Sexual Orientation: Definition & Facts

Instructor: Diane Davis
Studying sexual orientation can help you understand how a person's feelings and sense of identity are involved. It may or may not be evident in the person's appearance or behavior. Explore this subject and test yourself with a quiz.

Definition

A person's sense of identity based on an enduring pattern of emotional, romantic, and/or sexual attractions to men, women, or both sexes is called sexual orientation. Sexual orientation also refers to a person's sense of identity based not just on those attractions, but also on related behaviors and membership in a community of others who share those attractions.

Factors that Determine Orientation

There is no consensus among scientists about the exact reasons that an individual develops a heterosexual, bisexual, gay, or lesbian orientation. Although much research has examined the possible genetic, hormonal, developmental, social, and cultural influences on sexual orientation, no findings have emerged that permit scientists to conclude that sexual orientation is determined by any particular factor or factors. People express their sexual orientation through behaviors with others, including such simple actions as holding hands or kissing.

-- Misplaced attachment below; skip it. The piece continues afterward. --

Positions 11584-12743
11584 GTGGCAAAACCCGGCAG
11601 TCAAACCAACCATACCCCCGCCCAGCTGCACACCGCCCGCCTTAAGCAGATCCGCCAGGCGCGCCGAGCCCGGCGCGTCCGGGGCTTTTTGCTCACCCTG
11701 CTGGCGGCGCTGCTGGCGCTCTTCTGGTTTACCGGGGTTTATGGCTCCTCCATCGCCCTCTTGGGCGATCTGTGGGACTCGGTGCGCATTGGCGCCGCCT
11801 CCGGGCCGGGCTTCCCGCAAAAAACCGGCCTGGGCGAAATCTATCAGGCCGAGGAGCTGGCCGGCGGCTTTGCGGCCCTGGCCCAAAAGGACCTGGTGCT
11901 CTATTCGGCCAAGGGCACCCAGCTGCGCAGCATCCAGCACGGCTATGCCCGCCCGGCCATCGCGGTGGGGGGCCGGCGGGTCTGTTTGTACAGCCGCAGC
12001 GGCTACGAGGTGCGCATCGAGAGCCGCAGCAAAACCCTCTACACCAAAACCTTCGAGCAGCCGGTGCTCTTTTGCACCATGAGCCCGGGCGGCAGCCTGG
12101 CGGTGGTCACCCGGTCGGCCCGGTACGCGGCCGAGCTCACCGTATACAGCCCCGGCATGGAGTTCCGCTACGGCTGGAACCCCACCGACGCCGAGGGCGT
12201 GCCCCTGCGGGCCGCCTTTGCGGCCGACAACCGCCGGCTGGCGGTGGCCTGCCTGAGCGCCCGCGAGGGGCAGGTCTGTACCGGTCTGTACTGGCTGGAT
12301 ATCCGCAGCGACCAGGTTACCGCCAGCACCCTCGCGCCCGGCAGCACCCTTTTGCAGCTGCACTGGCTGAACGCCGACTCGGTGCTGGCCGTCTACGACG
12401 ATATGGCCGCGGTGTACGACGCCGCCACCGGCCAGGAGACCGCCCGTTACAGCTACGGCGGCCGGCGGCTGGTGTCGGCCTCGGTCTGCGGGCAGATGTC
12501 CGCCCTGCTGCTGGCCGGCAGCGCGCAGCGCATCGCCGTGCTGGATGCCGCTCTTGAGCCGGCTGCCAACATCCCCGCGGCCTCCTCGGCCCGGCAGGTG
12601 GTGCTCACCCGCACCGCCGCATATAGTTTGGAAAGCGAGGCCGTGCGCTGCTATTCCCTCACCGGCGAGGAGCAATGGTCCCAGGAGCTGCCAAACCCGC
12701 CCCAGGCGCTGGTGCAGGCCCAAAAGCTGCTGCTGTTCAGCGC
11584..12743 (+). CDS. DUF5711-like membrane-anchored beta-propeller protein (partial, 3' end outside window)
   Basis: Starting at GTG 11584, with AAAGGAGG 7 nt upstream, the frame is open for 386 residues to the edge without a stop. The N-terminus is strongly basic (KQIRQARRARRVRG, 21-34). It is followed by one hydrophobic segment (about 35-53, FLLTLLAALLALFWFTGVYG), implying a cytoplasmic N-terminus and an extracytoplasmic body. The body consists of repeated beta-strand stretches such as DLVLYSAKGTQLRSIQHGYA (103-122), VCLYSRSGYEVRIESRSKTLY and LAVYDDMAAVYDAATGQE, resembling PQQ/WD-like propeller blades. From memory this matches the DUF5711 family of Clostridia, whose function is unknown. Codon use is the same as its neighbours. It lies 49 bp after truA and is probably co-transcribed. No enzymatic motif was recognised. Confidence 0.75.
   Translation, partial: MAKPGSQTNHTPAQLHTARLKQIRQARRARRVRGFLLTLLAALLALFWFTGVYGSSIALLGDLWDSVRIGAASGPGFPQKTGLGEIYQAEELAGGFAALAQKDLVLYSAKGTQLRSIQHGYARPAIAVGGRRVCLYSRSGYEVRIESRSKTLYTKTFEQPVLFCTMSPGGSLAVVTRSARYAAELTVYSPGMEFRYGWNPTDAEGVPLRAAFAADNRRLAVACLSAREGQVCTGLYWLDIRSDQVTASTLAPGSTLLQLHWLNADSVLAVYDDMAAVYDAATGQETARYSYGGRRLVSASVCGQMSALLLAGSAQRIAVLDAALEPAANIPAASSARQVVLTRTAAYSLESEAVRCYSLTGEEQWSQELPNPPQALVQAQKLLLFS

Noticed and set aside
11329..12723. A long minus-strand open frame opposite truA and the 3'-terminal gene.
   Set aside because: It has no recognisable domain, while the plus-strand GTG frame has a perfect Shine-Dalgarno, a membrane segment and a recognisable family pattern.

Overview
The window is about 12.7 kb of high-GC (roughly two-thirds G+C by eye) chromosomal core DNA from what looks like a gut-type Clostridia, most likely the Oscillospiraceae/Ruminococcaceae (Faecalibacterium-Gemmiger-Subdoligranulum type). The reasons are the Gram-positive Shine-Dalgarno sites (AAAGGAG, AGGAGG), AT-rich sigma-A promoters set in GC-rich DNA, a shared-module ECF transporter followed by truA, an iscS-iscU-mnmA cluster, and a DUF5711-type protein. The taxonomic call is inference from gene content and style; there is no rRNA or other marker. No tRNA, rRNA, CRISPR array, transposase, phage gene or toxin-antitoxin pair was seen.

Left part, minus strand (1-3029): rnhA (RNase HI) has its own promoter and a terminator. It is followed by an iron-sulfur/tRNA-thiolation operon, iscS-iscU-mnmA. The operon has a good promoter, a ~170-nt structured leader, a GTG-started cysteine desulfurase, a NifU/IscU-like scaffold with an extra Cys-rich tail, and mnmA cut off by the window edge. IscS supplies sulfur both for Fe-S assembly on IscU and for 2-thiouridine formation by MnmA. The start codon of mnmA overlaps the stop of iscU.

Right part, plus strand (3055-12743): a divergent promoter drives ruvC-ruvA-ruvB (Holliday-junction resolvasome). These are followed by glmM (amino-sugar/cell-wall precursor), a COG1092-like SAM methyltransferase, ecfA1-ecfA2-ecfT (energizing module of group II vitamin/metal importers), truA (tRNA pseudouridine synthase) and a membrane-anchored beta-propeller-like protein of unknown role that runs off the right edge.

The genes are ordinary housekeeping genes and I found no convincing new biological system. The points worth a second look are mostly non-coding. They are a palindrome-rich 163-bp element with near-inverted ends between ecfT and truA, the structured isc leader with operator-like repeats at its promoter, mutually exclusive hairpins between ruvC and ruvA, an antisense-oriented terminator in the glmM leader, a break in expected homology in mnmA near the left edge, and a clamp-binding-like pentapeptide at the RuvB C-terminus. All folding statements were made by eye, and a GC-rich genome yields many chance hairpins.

Research over several decades has demonstrated that sexual orientation ranges along a continuum, from exclusive attraction to the other sex to exclusive attraction to the same sex. However, sexual orientation is usually discussed in terms of three categories:

Three Categories of Sexual Orientation

  • Heterosexual (having emotional, romantic, or sexual attractions to members of the other sex)
  • Gay/lesbian (having emotional, romantic, or sexual attractions to members of one's own sex)
  • Bisexual (having emotional, romantic, or sexual attractions to both men and women)

Many cultures use identity labels to describe people who express these attractions. In the United States the most frequent labels are lesbians (women attracted to women), gay men (men attracted to men), and bisexual people (men or women attracted to both sexes). However, some people may use different labels or none at all.

Sexual Orientation is Distinct from Sex and Gender

Sexual orientation is distinct from other components of sex and gender, including biological sex (the anatomical, physiological, and genetic characteristics associated with being male or female), gender identity (the psychological sense of being male or female), and social gender role (the cultural norms that define feminine and masculine behavior).

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